March 2021 Behavioral Health Monthly Newsletter

A monthly wrap-up of news from the Behavioral Health Division at DHS. Subscribe to the newsletter

This issue:

Medicaid behavioral health report suggests steps states, nation can take to recover from COVID-19

Medicaid Forward logoA group of Medicaid leaders and national behavioral health experts has issued Medicaid Forward: Behavioral Health, a report that offers states options to consider to promote the health and well-being of Medicaid enrollees and expand access to behavioral health services. The report notes that Medicaid will be central to the nation’s recovery from the COVID-19 pandemic.

Minnesota is included as an example in incentivizing screening and referrals between primary care and behavioral health providers.

The Medicaid Forward Behavioral Health Executive Working Group included Neerja Singh, PhD, LICSW, LADC, the Behavioral Health Clinical Director for the Minnesota Department of Human Services. The group was convened by the National Association of Medicaid Directors.

Medicaid Forward: Children’s Health is expected to be released in April 2021, followed in July by Medicaid Forward: Long-term Services and Supports.

Red Lake videos depict role of traditional practices in achieving, maintaining sobriety

Red Lake Nation logoDHS is featuring on its website a link to “Red Lake Recovery Stories,” a group of videos in which three tribal members that work at Red Lake Chemical Health share their stories of recovery from substance use disorder.

The videos depict how the featured individuals use culture, traditional practices, and the teachings of others to help them stay sober. Each person now works as a counselor in Red Lake Medication Assisted Recovery Services.

The videos were produced by Red Lake Chemical Health with support from In Progress, a non-profit arts group in St. Paul, through a contract with DHS using funds provided by the federal Substance Abuse and Mental Health Services Administration.

Training scheduled on how to help people apply for disability benefits

disability iconDHS’s Social Security Advocacy team will be issuing an open request for proposals this summer for individuals and agencies interested in helping Minnesotans apply for Social Security disability benefits starting January 1, 2022.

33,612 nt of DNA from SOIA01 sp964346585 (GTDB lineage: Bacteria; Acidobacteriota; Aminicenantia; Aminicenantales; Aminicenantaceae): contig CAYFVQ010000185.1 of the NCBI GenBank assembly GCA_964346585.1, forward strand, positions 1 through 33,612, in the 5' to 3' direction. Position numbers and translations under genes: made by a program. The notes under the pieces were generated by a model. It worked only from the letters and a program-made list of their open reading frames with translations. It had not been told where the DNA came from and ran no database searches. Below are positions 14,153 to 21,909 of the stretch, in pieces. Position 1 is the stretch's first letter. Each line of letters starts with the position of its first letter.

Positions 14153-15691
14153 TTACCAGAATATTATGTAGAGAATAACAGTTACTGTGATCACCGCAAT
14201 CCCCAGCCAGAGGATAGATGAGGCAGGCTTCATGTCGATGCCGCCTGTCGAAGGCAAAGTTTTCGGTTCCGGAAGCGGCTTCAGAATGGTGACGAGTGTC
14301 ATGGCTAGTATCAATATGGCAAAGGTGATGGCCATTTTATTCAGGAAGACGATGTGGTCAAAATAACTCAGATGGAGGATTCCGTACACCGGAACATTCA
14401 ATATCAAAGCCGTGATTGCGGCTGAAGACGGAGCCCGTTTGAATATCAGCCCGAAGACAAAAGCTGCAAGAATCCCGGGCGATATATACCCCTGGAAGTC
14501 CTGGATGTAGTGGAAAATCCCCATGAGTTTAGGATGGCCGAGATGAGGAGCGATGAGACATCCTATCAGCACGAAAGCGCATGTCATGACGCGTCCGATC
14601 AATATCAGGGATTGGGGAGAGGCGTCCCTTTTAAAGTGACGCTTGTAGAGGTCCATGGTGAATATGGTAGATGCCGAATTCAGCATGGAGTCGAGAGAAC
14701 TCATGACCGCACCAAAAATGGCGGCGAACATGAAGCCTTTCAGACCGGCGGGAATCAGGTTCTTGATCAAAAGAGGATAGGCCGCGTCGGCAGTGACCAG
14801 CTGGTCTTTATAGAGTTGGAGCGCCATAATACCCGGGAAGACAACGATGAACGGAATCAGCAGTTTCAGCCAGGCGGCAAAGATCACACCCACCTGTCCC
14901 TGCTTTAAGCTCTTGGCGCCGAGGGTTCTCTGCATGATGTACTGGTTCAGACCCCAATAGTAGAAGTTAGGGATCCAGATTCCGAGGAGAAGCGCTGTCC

DHS pays contracted individuals and agencies when they help an individual get approved for and maintain their Social Security benefits. DHS also covers mileage, medical and vital record expenses. This RFP will be open for one year so individuals and agencies have up to a year to apply to be a contracted DHS advocate.

A special training about Social Security disability benefits is set for 1:30 to 3 p.m. April 29, 2021. The training is designed for those working with American Indians in Minnesota.

The training, which will cover how the SSA defines disability and how to help someone apply for benefits, will be presented by Minnesota’s Disability Determination Services, the agency that determines a person’s medical eligibility for these benefits.

Register for the training.

Questions can be addressed to Catie LeMay, DHS’ Social Security Advocacy Tribal Coordinator, 651-238-1677.

Minnesota opens four call centers for national suicide prevention line

Minnesota callers seeking support through the National Suicide Prevention Lifeline will now receive fast, localized support thanks to the opening of four new call centers in Minnesota.

The National Suicide Prevention Lifeline is a network of more than 160 call centers around the country. Callers are routed to a call center near them based on their phone number, but calls that are not answered by a local call center are usually routed to a national backup center.

Minnesota callers will now receive local assistance thanks to $1.2 million in funding allocated to the program by the 2019 Minnesota Legislature.

“It is paramount that we prioritize the mental health needs of Minnesotans, particularly as the COVID-19 pandemic has presented many unprecedented challenges. We know that this has been an incredibly difficult time for Minnesotans,” said Governor Tim Walz. “These four new call centers will ensure Minnesotans receive fast access to trained counselors locally. If you need help, please reach out. The Lifeline network is a free and confidential resource available 24/7 to everyone.”